WASHINGTON – US President Barack Obama told the world Wednesday to unite to hold Libya accountable for a vicious protest crackdown, stiffening a US response to the crisis that critics had cast as too mild.

In his first televised response to Libyan leader Moamer Kadhafi's decision to unleash vengeance on demonstrators, Obama reached out to US allies and promised to deploy a "full range of options" to halt "outrageous" bloodshed.

Obama spoke as officials said that Washington was considering fresh sanctions and other steps against Libya, and as political pressure mounted on his administration for a more activist response.

The administration's careful previous line on violence that a former Libyan minister said had killed 1,000 people, appeared to be dictated by fears that American diplomats and citizens in Libya could face reprisals.

But by late Wednesday, a US-chartered ferry with a capacity of 575 passengers was riding out bad weather in Tripoli harbor before casting off on an evacuation mission to Malta.

"The suffering and bloodshed is outrageous, and it is unacceptable," Obama said at the White House.

"So are threats and orders to shoot peaceful protesters and further punish the people of Libya. These actions violate international norms, and every standard of common decency. This violence must stop."

Obama defended his administration against claims that its response to the violence, the latest wave of unrest crashing across the Middle East, had been too tempered.

"Over the last few days my national security team has been working around the clock to monitor the situation there and to coordinate with our international partners about a way forward," he said.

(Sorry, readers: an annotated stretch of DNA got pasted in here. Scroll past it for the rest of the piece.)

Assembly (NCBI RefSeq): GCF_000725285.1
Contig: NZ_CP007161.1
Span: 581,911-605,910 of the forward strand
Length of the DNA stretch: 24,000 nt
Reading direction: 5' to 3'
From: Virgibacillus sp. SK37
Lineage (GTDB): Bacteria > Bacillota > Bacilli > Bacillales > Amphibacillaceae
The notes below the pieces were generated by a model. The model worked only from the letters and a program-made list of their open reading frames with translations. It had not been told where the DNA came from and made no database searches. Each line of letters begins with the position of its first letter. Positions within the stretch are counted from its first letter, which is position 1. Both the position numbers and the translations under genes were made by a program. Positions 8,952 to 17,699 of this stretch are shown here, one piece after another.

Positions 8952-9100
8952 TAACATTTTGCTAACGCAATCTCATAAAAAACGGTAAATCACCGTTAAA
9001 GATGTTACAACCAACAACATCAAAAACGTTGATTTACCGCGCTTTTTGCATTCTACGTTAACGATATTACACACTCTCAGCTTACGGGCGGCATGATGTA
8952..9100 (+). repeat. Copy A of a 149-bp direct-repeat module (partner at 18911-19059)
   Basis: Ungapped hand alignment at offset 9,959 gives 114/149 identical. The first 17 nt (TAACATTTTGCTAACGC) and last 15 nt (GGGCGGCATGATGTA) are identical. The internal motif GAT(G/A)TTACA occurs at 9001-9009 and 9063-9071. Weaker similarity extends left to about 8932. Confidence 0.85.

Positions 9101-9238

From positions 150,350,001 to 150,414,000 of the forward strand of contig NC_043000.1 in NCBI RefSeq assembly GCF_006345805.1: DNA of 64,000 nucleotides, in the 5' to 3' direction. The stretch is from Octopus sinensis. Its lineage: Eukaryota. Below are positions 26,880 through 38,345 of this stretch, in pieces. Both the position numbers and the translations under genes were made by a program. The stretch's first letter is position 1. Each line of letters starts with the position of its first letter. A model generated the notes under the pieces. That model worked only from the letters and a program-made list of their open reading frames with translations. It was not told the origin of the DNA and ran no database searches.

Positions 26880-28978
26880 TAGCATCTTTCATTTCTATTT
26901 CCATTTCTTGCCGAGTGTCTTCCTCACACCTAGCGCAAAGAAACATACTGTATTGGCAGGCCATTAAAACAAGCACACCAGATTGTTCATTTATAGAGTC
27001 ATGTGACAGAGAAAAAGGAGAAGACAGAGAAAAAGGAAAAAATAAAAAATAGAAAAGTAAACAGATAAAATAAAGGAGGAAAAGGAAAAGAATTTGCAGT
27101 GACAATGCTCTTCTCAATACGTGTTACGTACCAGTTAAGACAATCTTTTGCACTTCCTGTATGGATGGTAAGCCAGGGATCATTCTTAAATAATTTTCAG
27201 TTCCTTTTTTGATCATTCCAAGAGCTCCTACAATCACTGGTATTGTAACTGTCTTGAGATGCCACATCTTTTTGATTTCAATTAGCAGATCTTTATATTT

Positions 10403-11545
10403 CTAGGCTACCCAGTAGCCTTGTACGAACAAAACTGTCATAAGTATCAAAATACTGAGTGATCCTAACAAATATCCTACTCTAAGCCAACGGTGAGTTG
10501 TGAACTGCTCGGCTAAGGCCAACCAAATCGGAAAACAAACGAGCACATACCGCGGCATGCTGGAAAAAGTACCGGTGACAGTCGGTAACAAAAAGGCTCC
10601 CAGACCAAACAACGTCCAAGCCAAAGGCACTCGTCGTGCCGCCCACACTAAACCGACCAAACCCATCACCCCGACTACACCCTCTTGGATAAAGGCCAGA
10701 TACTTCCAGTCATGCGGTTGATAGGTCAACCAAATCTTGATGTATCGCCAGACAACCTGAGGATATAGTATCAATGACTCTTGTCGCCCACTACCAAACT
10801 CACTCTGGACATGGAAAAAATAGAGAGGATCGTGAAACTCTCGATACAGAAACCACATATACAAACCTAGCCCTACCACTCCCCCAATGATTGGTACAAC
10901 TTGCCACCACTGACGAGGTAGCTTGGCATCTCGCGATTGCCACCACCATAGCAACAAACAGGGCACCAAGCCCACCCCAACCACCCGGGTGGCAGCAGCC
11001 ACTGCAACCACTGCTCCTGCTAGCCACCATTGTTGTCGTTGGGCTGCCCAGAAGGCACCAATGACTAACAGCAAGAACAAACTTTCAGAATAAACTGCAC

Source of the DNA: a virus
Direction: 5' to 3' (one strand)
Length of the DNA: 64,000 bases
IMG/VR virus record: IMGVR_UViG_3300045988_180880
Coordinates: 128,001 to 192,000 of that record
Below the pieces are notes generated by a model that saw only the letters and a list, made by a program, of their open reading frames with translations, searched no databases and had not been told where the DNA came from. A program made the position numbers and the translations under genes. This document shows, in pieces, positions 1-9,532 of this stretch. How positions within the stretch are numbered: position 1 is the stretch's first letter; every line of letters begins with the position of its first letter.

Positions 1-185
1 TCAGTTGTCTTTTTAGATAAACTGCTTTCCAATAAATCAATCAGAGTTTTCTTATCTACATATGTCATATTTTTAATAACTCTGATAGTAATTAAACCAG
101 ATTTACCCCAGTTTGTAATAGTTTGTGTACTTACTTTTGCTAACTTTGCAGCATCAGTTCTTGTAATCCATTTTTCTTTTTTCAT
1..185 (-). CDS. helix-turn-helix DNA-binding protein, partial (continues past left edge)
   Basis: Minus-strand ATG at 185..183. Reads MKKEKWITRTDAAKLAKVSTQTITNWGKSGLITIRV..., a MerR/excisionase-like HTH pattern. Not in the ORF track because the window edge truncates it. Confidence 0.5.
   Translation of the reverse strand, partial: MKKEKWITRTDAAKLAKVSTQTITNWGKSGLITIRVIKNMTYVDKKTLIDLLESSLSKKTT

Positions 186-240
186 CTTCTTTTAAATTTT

But the president did not mention Libya's ruthless and unpredictable leader Kadhafi, who has ruled for decades and frequently defied the United States, by name.

Seeking to corral international action on Libya, Obama said that in such a volatile situation, it was "imperative" for nations to speak with one voice.

He said he would dispatch Secretary of State Hillary Clinton to a ministerial-level meeting in Geneva on Monday of the UN Human Rights Council.

"Like all governments, the Libyan government has a responsibility to refrain from violence, to allow humanitarian assistance to reach those in need and to respect the rights of its people," Obama said.

"It must be held accountable for its failure to meet those responsibilities and face the cost of continued violations of human rights."

Though officials said that sanctions were among options being discussed, it was unclear whether calls for NATO to establish a "no fly zone" over Libya to protect civilians were on the table.

Obama's call to US allies appeared to be a signal that Washington, which has sought not to inject itself into the Middle East revolts, preferred the safety in numbers of multilateral action.

Europe had already moved Wednesday to isolate Kadhafi, readying sanctions that one diplomat said could include an assets freeze, a travel ban, an arms embargo and the legal pursuit of those involved in violent repression.

Washington lifted sanctions on Libya in 2004 under a deal which helped the former pariah state back into the global community after it gave up its nuclear and chemical weapons programs.

Influential US lawmakers, including Democratic Senate Foreign Relations Committee chairman John Kerry and his Republican House of Representatives counterpart Ileana Ros-Lehtinen have called for US sanctions to be reimposed.

US officials apparently feared that robust US rhetoric on the crisis could have made the plight of Americans even more perilous than that of other foreigners, given the tortured recent history between Washington and Tripoli.

In 1986, then president Ronald Reagan sent US warplanes to bomb Libya, in retaliation for the bombing of a discotheque in West Berlin. Kadhafi's adoptive daughter was killed in the US raids on Libya.

On Wednesday, Libya's former justice minister Mustapha Abdeljalil told the Swedish daily Expressen, that Kadhafi had then personally ordered the bombing of a US Pan Am jet over Lockerbie, Scotland in 1988, that killed 270 people.